Sadly, Boko Haram’s violence is on the upsurge. January was Boko Haram’s second-deadliest month ever but violence fell until May, which was their least deadly month in close to a year. During this period there was also the Nigerian election and the peaceful transition of power from President Goodluck Jonathan to the new president, Muhammadu Buhari. However, between June 27th and July 11th Boko Haram killed over 500 people, with further attacks in recent days. Coupled with continuing problems in the Nigerian government, this resurgence in violence suggests the optimism of the past few months may have been misplaced.
Boko Haram’s violence seemed nearly unstoppable early this year, with a weak Nigerian military incapable of slowing their attacks. Yet in five weeks Nigeria made more progress than they had in years, reclaiming 17 of 20 local government areas that had been controlled by Boko Haram with the help of Chad, Niger, and controversial South African mercenaries. The election of Muhammadu Buhari, an experienced general whose campaign focused on defeating Boko Haram, also offered promise after years of government neglect of the threat posed by Boko Haram. Boko Haram’s violence decreased each month from January to May, and there were signs that differing views towards ISIS may have been causing a split in the organization.
However, it has not all been smooth sailing for Buhari, especially since Boko Haram’s increase in violence. He came into office with a nearly bankrupt country and the low price of oil causing a huge hit to the government treasury. The budget shortfall left the government struggling to pay salaries of civil servants and the military. Further evidence also emerged that the Nigerian military had committed extensive human rights abuses against civilians in their fight against Boko Haram. Buhari did take a positive step by moving the military’s command center to Maiduguri, close to Boko Haram’s insurgency. The U.S. has also agreed to increase military aid to Nigeria, having withheld aid in the past due to the Nigerian army’s history of human rights abuses. Yet Buhari’s administration remains extremely empty, as he has struggled to fill cabinet positions and recently fired the heads of the army, navy, and air force. Whether Buhari’s government will be able to fight Boko Haram in these circumstances remains to be seen. Even if the government has a strong and coordinated response, it will take many years to address the marginalization of Nigeria’s northeast that gives rise to Boko Haram.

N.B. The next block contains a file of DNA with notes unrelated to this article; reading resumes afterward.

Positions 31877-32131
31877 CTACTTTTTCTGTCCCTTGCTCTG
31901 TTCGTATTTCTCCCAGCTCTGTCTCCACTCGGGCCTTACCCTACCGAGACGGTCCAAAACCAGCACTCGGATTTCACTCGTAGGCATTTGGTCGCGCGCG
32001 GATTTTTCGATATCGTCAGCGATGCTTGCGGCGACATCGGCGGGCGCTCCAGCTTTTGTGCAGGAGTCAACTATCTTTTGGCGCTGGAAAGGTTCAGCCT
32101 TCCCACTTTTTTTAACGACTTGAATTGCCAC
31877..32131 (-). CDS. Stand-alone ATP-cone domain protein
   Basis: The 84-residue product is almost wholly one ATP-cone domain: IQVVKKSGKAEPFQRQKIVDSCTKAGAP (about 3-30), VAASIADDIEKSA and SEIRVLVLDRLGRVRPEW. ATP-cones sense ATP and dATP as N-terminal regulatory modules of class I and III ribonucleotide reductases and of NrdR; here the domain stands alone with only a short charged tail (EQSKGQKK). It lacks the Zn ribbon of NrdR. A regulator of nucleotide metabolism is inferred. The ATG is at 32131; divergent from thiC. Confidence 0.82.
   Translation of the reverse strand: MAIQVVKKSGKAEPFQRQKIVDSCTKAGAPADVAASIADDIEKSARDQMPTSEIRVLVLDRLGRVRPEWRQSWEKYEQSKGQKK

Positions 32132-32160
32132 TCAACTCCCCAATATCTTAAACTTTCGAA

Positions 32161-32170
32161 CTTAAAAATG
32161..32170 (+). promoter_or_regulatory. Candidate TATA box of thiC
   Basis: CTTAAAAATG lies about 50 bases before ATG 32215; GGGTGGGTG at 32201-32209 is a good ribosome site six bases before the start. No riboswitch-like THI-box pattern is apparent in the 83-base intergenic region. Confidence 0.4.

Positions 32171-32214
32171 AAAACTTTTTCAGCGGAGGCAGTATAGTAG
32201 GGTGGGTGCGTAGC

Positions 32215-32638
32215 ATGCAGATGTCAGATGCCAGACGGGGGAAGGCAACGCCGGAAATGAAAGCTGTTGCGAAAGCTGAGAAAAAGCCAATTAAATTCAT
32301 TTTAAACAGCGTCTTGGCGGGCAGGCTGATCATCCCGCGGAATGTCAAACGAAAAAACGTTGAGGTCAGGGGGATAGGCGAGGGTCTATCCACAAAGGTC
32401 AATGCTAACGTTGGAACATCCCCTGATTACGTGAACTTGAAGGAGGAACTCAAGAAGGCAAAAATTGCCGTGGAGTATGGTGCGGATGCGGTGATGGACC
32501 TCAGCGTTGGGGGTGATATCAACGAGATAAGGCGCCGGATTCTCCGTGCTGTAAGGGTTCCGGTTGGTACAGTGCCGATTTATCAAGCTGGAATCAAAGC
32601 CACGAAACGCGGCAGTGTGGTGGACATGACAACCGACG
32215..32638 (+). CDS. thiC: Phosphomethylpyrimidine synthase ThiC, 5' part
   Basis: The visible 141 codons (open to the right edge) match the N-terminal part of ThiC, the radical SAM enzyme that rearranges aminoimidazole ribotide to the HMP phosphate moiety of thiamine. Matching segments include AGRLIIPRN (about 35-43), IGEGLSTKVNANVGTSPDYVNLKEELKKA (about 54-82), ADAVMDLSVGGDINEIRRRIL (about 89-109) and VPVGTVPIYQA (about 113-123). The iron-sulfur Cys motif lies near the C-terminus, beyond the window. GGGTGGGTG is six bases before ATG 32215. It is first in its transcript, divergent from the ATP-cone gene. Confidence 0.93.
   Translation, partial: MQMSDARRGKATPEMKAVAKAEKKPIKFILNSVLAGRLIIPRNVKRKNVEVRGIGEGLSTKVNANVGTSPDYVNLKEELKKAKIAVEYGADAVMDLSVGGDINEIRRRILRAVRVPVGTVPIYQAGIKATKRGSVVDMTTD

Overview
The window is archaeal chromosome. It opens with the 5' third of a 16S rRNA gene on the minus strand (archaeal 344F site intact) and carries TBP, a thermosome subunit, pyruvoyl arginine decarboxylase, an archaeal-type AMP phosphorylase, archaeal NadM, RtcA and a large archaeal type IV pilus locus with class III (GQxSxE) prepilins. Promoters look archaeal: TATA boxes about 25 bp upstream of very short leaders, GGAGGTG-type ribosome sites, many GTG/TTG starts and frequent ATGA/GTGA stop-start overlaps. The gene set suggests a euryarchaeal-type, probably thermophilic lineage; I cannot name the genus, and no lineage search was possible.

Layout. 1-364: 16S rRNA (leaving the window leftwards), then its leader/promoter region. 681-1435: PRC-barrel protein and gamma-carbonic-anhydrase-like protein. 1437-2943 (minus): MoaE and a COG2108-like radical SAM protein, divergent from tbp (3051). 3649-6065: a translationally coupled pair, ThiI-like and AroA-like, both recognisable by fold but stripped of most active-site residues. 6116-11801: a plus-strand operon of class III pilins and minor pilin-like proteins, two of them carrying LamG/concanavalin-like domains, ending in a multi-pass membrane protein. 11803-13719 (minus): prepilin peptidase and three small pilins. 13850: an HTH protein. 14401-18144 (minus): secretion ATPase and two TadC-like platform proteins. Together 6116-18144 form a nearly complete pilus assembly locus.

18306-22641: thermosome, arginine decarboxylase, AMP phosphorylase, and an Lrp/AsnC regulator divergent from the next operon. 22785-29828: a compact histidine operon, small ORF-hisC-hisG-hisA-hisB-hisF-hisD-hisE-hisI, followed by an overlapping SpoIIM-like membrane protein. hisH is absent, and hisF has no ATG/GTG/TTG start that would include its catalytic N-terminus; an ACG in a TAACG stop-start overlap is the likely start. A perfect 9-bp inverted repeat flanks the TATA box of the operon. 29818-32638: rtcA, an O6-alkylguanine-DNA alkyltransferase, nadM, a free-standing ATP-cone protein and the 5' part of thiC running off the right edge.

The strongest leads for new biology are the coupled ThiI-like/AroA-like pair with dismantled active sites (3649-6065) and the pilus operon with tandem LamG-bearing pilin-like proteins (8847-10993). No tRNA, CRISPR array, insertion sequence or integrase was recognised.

Throughout the decline in Boko Haram violence this year, it was unclear whether Boko Haram was struggling to survive or laying low while preparing for renewed attacks. While there may be some truth to the former, Boko Haram’s recent attacks suggest the latter. Boko Haram has launched suicide bombings and attacks by gunmen often multiple times a day. They have also expanded the range of their attacks, attacking not only their normal targets in the northeast, but also Kano, Jos, and even the Chadian capital N’Djamena. However, while these attacks still are extremely deadly, they do not necessarily mean Boko Haram is returning to its past strength. Boko Haram’s recent resurgence has focused almost entirely on terrorist attacks rather than re-gaining territory. The geographical expansion of their attacks, too, may suggest that Boko Haram is focusing on spreading terror in recognition that it is not strong enough to win in traditional battles.
While Boko Haram has generally targeted areas around Maiduguri, recently they have attacked Kano, Jos, and Chad’s capital.
Relative to their violence earlier this year, Boko Haram’s recent resurgence remains small. Yet reports still emerge of Boko Haram attacks killing three, eleven, twenty-five, or forty with such regularity that the shocking becomes mundane. The lowest monthly violent death toll of 2015, May’s 767, is still more than almost any conflict in the world. Although the situation is brighter than it has been in the past, it is still very, very bleak.
Tim Hirschel-Burns is a rising junior at Swarthmore College. You can follow him on Twitter @TimH_B